(Italia) An Economic Agenda for Italy (Paola Subacchi, Project-Syndicate, 14 febbraio 2013)
At the end of this month, Italian voters will choose their next government, from which they expect jobs and a more level economic playing field – and from which Italy’s European partners expect structural reforms and fiscal probity. What should the new government’s economic-policy agenda be?
To reduce public debt, which stands above 120% of GDP, while minimizing painful adjustments, Italy needs economic growth – something that has eluded policymakers in recent years. Indeed, Italy’s average annual GDP growth rate since joining Europe’s economic and monetary union in 1999 has been an anemic 0.5%, well below the eurozone average of nearly 1.5%. In the four years since the global financial crisis struck, the growth rate fell to -1.2%, compared to the eurozone average of -0.2%, and it is expected to remain negative this year.
The new government’s biggest challenge will be to implement reforms that enable Italy’s economic performance to catch up to that of its neighbors after years of bad policies and neglect. This requires increased investment in innovation and human capital.
From 1992 to 2011, labor productivity grew at an average annual rate of 0.9%, the lowest in the OECD. Since 2001, unit labor costs have been growing faster than real GDP and employment, undermining the economy’s competitiveness vis-à-vis developing countries. In the last decade, Italy’s share of global exports dropped from 3.9% to 2.9%.
Persistently weak labor-productivity growth has created a situation in which unit labor costs do not fall, even if real wages remain stagnant or decline. Indeed, despite a 1.3% drop in real wages in 2011, unit labor costs remained unchanged.
Italy’s new leaders must address this situation by decoupling labor’s contribution to productivity growth from that of capital and total factor productivity. According to the OECD, lower regulatory costs and more efficient public administration (building upon measures introduced by the previous government, led by Mario Monti) could add 0.3-0.4% to average annual GDP growth by 2020.
Likewise, labor-market reform, improved education, and enhanced human capital could contribute an additional 4% to GDP growth in the next decade. Moreover, Italian policymakers should strive to boost the female labor-force participation rate, which, at 49%, is one of the lowest in the OECD. Doing so would raise per capita income by 1% annually through 2030.
At the same time, fiscal adjustment remains essential to Italy’s short- and long-term stability. According to the International Monetary Fund, the budget deficit is declining, and the primary surplus (net revenues minus interest payments) is growing. Italy’s new leadership must sustain this progress.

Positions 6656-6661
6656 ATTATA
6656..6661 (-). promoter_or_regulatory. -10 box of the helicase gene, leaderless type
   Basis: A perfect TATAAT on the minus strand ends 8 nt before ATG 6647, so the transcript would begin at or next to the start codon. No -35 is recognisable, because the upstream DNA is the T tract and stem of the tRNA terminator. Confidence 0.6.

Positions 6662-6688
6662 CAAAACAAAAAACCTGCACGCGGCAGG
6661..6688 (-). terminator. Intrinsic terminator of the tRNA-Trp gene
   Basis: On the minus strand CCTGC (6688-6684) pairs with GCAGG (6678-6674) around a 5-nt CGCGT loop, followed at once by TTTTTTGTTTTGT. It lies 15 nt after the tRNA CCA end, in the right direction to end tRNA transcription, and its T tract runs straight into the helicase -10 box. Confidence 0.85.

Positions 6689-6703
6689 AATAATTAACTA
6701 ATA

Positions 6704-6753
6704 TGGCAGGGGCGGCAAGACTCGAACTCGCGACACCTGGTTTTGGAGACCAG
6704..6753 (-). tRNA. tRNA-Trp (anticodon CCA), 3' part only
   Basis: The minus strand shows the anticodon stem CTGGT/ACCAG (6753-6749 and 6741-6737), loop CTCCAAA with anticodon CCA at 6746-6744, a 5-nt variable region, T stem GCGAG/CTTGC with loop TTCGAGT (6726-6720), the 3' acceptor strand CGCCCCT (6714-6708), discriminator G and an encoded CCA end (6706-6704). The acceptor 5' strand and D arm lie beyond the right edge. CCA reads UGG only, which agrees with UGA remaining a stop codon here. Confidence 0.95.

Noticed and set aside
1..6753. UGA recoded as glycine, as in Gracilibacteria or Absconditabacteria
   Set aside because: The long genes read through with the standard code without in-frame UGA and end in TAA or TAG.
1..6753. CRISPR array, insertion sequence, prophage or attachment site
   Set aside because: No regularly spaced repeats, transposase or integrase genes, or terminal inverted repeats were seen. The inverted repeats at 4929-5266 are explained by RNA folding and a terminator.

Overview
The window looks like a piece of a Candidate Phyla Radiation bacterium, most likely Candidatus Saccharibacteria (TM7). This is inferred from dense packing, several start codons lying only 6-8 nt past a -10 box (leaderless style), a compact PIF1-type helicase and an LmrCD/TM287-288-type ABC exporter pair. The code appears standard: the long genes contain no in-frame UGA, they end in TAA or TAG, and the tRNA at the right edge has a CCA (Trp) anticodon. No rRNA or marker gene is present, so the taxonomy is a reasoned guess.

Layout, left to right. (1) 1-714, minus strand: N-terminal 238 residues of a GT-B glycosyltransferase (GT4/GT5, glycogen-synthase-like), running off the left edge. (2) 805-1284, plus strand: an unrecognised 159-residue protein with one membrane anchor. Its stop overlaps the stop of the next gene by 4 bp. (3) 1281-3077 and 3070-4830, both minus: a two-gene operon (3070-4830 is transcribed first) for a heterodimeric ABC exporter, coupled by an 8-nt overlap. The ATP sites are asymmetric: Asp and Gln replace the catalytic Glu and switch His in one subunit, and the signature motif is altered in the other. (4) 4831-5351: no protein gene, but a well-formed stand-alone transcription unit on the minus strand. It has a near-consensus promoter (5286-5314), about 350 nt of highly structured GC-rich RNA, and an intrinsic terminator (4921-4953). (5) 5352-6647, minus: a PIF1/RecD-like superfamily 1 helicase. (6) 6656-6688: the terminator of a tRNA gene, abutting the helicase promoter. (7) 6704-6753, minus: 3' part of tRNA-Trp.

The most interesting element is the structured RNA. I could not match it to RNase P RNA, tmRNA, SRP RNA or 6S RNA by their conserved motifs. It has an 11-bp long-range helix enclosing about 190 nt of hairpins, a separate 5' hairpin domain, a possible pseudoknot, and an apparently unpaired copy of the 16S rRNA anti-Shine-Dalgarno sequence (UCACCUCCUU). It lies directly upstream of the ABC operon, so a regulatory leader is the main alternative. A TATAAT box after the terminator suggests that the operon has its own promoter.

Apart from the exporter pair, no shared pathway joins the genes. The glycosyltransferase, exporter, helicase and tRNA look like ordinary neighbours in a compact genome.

Despite positive developments, the road ahead is bumpy. Navigating it will require Italy to retain its credibility with other European Union member states and international investors. The new prime minister will need to persuade Germany, financial markets, and the European Council that Italy is a reliable partner.
The ability to refinance government debt and keep costs down is essential to strengthening public finances and boosting GDP growth. Furthermore, attracting more direct investment is crucial, given that capital inflows, while recovering, remain 30% below their pre-crisis level; with outflows exceeding inflows, Italy has become a net capital exporter.
“Selling” Italy in Europe should entail more than photo opportunities with other leaders in Brussels and the occasional road show to financial institutions in London. Italy’s leaders should engage actively in commercial diplomacy, using the country’s embassies and trade agencies to promote Italy globally, while working to build strong bilateral relations with other EU members, particularly southern countries like Spain.
At the same time, the new leaders need to “sell” Europe in Italy, where Euro-skepticism is rampant. According to the Pew Research Global Attitudes Project, only 30% of Italians view the euro positively. In the country’s wealthier north, where average per capita income, at €30,000 ($40,500), approaches that of Germany, people are questioning the rationale of EU membership. The costs are evident, they argue, but what are the benefits? Meanwhile, fears of structural decline pervade the country.
The crisis has lasted for a long time, and people are tired. Unemployment has risen to a record 11.2%, with 35% of young people jobless. And the tax burden, which has exceeded 40% of GDP since 1990, now stands at almost 43% of GDP.
A Scandinavian level of taxes would be bearable if public services did not remain inferior to those offered in Scandinavia. For example, per capita health-care spending in Sweden, Denmark, and Finland exceeds $3,000, compared to only $2,300 in Italy, where households must contribute roughly 20% of total health-care spending.
Moreover, Italy spends around 4.5% of GDP on education, while the Scandinavian countries spend more than 6% of GDP. As a result, Italian students’ scores in the Program for International Student Assessment are significantly lower than those of their counterparts in many other OECD countries.
Italy’s new government will have to display leadership and vision to guide the economy toward stable growth, avert a race to the bottom, and stem growing social tension. Most important, economic renewal depends on the next government’s willingness and ability to address the institutional weaknesses that have made concerted action increasingly urgent.